Showing posts from April, 2020


“Nine hundred years after the Great Nuke. The world man created, he destroyed. Out of the darkness and ignorance of the radioactive rubble emerged a new order... and the world was woggos." (in old speak that means - Crazy!)” Sometimes, these films just end up finding you. What is the plot of “America 3000”? “In 2890, 900 years after a nuclear apocalypse, warriors Korvis and Gruss stage raids to free men enslaved by the powerful women now ruling Earth.” How lovely does that sound, especially for a film released in the same year, 1986, as the original novel of “The Handmaid’s Tale”? There is the extra layer of slime in knowing this film was released by Cannon. They had already employed the writer and director of “America 3000,” David Engelbach, to write the script of “Death Wish II” – he later co-wrote the story for the Sylvester Stallone arm-wrestling debacle “Over the Top.” It is quite possible that Cannon were making “Superman IV: The Quest for Peace” at this poin


Something feels a bit “adult Famous Five” about “The Devil Rides Out,” its main characters being a group that have been friends for years. Dennis Wheatley’s original 1934 novel is the second in a series of eleven to feature the group, led Duc de Richleau, played here by Christopher Lee. Not all of them deal with supernatural themes, although the last, “Gateway to Hell,” definitely did - it was released in 1970, two years after Hammer Film Productions released their version of “The Devil Rides Out.” Furthermore, Dennis Wheatley’s writing led him to become an authority on Satanism, despite having complete disdain for it, becoming a member of the Ghost Club, founded in London in 1862 to investigate and research the paranormal. “The Devil Rides Out” begins with one friend acting strangely, having fallen in with a cult and its charismatic leader. The others must use black magic to fight the cult leader, who will face divine retribution for summoning the angel of death. It is a rol


So, how are your New Year’s resolutions going? To all those that declared that 2020 was going to be “their” year, it feels natural to write it off as a false start, and skip to 2021. Twelve days were “lost” when the Gregorian calendar replaced the Julian calendar, in Europe, in 1582 – we could do it again! Australia could have Christmas in winter! Addressing severe acute respiratory syndrome coronavirus 2 (SARS-CoV-2), the cause of coronavirus disease 2 (COVID-19), has taken time because I believed doing so would not be helpful. Realising I needed to do it for myself, concerns over tone, and point of view, melted away. We all need hope, but we have our own hopes. I understand the characterisation of the fight against coronavirus as a war, because of our collective memory of the last national emergency on this scale, mobilising an entire country against a common enemy, even if the Queen saying “we’ll meet again” at the end of her special broadcast made me think of “Dr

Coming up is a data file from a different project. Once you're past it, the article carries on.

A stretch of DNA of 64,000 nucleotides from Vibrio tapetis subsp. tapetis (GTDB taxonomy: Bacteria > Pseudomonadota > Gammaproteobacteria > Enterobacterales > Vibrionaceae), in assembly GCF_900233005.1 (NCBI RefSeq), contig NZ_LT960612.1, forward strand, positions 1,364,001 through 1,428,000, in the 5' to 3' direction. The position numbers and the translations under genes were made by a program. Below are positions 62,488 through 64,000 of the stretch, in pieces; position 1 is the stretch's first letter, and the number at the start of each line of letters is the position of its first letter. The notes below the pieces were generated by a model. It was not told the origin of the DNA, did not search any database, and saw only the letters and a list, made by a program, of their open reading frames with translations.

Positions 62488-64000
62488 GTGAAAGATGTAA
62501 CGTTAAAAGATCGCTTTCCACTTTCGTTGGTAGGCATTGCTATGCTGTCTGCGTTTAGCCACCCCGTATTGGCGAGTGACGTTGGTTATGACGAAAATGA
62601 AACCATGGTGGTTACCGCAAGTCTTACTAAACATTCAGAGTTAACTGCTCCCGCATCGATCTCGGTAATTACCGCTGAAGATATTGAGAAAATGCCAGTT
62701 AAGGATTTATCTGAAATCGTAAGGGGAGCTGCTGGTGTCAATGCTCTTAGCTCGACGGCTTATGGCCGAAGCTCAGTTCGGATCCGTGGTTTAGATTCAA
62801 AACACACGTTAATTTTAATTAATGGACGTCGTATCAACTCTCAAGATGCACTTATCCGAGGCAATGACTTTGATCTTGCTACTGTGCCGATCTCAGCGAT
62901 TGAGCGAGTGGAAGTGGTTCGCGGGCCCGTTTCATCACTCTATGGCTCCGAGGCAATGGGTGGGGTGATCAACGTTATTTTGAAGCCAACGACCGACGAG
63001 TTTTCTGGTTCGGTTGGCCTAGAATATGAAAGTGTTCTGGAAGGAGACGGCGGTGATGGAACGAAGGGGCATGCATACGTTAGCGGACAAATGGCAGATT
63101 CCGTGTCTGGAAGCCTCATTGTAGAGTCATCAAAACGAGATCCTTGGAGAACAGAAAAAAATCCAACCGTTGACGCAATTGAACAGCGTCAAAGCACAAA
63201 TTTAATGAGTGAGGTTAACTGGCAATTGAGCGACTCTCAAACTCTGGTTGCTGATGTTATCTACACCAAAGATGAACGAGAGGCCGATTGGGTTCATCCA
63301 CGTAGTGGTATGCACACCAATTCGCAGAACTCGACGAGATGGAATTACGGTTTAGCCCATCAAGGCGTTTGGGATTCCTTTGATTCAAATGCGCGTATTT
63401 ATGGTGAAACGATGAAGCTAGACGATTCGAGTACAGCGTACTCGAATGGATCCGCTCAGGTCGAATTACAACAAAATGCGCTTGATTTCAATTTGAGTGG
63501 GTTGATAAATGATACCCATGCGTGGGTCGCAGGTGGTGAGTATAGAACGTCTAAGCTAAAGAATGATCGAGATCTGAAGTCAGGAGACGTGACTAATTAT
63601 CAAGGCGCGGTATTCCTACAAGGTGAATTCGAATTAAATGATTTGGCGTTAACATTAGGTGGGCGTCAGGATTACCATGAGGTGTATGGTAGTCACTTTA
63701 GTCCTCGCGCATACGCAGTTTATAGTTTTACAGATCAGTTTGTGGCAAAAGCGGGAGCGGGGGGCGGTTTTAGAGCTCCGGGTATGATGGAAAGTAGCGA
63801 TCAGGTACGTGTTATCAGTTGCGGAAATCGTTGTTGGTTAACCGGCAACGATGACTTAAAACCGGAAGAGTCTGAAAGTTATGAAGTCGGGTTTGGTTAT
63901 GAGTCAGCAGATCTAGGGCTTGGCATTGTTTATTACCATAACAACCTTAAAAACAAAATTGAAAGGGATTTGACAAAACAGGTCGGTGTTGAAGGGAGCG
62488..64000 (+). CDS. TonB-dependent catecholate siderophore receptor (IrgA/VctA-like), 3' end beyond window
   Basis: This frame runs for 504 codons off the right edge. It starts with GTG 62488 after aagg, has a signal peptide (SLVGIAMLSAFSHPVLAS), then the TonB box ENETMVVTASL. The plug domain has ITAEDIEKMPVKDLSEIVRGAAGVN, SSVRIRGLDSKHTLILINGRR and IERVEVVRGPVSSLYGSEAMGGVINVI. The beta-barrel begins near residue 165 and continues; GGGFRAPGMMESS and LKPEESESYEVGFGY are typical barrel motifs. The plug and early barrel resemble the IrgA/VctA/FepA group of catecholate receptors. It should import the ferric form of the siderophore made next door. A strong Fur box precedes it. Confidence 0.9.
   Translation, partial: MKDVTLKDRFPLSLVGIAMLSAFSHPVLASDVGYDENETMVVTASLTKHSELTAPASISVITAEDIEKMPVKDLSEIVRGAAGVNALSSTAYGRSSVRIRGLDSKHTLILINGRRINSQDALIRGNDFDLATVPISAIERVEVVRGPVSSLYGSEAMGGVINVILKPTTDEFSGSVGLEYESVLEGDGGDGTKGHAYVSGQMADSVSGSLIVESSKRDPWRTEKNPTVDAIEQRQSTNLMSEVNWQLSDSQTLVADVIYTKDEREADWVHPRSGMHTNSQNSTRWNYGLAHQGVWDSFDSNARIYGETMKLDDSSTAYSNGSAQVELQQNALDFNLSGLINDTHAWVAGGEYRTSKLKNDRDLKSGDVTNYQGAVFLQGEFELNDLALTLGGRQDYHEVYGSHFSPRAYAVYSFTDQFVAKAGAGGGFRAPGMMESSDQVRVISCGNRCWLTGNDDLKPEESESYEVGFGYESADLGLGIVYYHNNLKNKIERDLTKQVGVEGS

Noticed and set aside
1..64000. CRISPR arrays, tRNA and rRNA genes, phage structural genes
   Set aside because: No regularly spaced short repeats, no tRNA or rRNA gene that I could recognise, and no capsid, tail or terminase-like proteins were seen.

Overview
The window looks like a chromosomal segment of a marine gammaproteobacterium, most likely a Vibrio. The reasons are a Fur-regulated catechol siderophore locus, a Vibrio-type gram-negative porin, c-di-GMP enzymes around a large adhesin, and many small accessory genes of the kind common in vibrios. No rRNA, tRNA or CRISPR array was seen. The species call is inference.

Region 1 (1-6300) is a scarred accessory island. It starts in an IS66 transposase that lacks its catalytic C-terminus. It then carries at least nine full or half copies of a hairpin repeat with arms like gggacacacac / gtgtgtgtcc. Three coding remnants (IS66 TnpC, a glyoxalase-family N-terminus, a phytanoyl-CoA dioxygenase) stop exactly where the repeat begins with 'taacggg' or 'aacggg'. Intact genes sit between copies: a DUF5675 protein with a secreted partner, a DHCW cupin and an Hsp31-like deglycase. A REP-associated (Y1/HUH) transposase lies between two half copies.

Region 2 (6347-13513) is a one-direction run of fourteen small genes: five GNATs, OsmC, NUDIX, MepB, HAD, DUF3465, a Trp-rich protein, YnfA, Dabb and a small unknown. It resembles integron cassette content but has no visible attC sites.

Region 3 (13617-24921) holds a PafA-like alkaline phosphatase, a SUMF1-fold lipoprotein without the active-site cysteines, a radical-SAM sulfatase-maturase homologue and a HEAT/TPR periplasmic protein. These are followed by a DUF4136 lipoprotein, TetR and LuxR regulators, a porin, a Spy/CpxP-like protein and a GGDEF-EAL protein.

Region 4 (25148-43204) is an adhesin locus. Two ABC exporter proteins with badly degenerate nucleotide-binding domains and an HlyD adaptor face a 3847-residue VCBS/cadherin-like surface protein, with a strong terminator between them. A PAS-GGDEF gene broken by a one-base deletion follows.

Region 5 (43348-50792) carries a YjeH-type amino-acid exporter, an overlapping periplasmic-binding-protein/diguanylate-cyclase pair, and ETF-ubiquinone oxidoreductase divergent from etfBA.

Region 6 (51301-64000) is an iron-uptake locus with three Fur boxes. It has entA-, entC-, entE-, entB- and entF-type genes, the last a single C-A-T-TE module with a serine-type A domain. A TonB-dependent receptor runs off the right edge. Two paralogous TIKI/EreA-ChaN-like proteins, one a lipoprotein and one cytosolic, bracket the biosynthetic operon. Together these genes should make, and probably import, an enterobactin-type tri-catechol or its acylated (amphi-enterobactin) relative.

Does exactly as it says in the title! Manchester Metrolink, August 2019.


"Kid Auto Races at Venice" is a six-minute film from 1914, best known as the film that introduced Charlie Chaplin, and his “tramp” character, to the world. Also known as “The Pest,” it is about a man constantly walking into the view of a newsreel camera, filming soapbox and car races at Venice Beach, California – from his first moment on film, Chaplin’s eyes are fixed on the camera, and his audience. The premise - and all that happens - is Chaplin posing in front of the camera, in some cases only feet from being hit by a car, before being pushed out of shot by the director, giving Chaplin multiple ways of throwing himself out of shot. Only Chaplin, the director, and the cameraman are actors, with the watching crowds of people being members of the public there to watch an actual race meeting, gatecrashed by a film crew. This is the only time Chaplin appeared as the “tramp” without anyone knowing who he was. As improvised as it may look, “Kid Auto Races at Ven